The Central Intelligence Agency is suffering major attrition among officers working closely with the nation’s elite financial institutions, reports Jeff Stein for Newsweek.
The National Resources Division (NR), a highly-secretive domestic component of the CIA’s National Clandestine Service, is responsible for gathering information from Americans who have access to information the CIA needs — like those who have visited or reside in countries like North Korea and China.
Agents in New York tasked with tracking terrorist funds abroad develop sources inside elite firms. The sources give the agents access to world class financial infrastructure and world class intelligence.
After a while though, the temptation for the finer, 1% lifestyle, takes root.
They get a pretty nice housing allowance and all that, but you’ve got an officer who, as part of his portfolio, he’s supposed to be meeting with Joe Blow at Morgan Stanley or Goldman Sachs. And after a year or two of this, it begins to fray. And you’ve got these people at Goldman Sachs who take a look at you and say, ‘You know, you’re a good guy, you’ve got all the skill sets we need, and, oh, by the way, we’ll basically triple your salary.’ And it’s, you know, ‘When do I start?’ So attrition is a big problem.”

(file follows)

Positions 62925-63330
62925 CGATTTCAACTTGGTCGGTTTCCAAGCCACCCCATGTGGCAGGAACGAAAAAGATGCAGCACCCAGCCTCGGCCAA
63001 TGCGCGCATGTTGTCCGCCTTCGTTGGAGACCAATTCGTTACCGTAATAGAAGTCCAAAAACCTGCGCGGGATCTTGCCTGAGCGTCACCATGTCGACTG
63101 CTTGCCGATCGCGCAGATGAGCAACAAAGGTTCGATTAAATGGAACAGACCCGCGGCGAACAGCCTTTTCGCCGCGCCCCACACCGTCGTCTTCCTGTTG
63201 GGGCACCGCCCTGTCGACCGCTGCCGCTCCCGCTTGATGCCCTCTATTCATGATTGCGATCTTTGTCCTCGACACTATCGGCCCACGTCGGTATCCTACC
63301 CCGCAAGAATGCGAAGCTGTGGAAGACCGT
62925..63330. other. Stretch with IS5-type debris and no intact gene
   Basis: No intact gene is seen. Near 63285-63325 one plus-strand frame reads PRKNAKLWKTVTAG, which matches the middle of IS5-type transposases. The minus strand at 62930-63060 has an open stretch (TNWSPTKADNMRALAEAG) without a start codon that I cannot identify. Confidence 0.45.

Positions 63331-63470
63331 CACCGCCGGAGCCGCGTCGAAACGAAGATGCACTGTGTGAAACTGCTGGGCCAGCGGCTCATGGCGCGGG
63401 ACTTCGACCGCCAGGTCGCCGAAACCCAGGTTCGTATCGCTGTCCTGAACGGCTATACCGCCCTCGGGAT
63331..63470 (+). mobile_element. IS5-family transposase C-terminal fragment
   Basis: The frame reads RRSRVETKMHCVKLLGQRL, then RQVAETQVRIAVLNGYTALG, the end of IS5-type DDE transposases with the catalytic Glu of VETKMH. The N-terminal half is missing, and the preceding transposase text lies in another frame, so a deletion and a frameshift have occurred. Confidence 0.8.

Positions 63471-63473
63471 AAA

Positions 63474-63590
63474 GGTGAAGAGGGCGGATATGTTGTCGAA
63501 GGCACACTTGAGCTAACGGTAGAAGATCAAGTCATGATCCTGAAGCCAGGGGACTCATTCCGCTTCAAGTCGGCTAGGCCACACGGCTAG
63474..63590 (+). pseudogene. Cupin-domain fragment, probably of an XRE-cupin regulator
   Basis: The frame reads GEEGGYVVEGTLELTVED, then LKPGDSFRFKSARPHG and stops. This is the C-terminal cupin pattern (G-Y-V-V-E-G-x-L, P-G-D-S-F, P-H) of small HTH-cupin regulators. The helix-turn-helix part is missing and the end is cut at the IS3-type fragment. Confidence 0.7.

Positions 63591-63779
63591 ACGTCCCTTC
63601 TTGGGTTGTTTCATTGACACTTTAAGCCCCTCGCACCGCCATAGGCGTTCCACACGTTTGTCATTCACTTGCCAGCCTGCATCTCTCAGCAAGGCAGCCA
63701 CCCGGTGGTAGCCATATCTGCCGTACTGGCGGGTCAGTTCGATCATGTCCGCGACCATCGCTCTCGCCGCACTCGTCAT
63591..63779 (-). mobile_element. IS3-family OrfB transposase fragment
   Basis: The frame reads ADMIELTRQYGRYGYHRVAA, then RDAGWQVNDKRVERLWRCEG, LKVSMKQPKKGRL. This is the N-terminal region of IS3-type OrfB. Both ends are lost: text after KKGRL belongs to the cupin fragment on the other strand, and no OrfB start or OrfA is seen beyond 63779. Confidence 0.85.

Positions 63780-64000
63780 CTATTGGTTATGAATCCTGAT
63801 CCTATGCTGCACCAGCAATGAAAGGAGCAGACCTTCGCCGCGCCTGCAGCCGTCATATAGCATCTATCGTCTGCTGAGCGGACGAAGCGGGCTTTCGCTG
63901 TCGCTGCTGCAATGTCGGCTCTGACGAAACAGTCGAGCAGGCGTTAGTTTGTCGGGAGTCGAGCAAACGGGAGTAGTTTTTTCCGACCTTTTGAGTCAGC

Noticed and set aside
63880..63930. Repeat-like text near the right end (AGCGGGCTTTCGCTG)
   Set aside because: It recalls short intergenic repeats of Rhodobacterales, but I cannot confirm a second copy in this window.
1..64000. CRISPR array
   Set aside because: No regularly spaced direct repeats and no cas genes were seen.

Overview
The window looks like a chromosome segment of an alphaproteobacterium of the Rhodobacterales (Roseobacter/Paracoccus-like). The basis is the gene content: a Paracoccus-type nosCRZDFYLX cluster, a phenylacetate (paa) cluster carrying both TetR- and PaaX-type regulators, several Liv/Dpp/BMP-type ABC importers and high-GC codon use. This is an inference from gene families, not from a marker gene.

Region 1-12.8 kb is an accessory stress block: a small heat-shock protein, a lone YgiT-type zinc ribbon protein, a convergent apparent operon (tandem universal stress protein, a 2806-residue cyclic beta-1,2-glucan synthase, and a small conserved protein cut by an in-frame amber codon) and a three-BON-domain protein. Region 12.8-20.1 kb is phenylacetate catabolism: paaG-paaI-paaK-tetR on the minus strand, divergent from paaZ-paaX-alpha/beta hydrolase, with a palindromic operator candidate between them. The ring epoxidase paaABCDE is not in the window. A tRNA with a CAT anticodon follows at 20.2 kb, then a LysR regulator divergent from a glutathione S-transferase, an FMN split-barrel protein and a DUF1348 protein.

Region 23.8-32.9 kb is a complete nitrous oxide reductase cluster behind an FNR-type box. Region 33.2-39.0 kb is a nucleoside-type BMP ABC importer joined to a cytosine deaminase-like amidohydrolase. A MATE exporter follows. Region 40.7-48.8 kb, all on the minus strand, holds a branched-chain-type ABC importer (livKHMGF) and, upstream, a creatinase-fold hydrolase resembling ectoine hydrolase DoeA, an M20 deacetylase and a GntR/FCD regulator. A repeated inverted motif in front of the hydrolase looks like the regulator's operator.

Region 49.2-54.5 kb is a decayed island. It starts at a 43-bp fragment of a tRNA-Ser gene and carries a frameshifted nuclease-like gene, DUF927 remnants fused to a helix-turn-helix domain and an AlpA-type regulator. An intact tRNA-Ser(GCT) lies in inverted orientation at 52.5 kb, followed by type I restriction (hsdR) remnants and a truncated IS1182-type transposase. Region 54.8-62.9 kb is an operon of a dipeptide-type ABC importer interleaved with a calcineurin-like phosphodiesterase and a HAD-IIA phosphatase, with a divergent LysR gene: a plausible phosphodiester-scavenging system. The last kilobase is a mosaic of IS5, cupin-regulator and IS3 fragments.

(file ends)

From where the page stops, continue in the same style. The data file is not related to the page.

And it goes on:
New York City-based NR agents develop these financial resources sources in order to track terrorist funds and bust illegal money transfers around the world.
“There are trillions of dollars of illegal currency in constant circulation. Improved enforcement on transactions is a must, and regulators are pressing for more and better training of professionals in the financial institution sector,” said John James, executive director at the Center for Global Governance, Reporting and Regulation at Pace University in New York.
The revolving door goes both ways, according to Newsweek, since most corporate executives “love hanging out” with the agency’s top spies, seeking to maintain influence in Capitol Hill.
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